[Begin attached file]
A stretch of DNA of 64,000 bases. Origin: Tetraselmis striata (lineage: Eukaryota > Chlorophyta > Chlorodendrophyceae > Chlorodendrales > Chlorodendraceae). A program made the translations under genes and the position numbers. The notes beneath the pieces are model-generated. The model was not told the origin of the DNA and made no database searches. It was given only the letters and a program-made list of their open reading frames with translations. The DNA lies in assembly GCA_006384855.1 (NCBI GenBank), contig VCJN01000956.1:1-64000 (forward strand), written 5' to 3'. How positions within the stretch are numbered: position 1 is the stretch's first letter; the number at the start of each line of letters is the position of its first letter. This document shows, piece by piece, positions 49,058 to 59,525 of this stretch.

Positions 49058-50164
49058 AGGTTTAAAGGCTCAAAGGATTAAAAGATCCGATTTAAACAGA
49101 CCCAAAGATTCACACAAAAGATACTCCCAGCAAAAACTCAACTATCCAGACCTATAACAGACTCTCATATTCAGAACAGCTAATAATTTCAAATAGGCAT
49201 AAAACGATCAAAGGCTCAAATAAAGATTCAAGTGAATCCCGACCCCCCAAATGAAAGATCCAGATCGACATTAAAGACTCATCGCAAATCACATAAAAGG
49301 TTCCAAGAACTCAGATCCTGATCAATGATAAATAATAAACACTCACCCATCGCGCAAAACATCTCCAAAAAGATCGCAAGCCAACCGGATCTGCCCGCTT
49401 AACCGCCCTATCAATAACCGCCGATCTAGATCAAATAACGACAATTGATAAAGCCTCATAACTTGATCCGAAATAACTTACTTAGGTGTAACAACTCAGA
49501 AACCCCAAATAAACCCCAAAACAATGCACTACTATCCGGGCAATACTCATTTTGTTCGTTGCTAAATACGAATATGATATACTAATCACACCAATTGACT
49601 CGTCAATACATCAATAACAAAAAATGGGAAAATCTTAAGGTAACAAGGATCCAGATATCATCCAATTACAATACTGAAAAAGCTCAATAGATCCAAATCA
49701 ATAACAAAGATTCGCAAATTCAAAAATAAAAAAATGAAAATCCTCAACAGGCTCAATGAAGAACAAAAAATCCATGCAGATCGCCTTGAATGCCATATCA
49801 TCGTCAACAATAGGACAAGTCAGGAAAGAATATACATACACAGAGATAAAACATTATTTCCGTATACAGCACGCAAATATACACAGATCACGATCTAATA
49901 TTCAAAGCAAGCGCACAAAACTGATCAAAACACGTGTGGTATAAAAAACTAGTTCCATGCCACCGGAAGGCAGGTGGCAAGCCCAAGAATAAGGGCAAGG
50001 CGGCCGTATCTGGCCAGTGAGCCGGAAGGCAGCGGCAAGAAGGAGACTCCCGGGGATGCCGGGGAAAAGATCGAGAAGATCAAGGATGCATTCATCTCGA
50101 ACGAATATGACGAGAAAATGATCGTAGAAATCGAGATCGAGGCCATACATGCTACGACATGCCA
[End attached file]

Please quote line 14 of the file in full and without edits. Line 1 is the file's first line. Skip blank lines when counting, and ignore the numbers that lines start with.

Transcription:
50101 ACGAATATGACGAGAAAATGATCGTAGAAATCGAGATCGAGGCCATACATGCTACGACATGCCA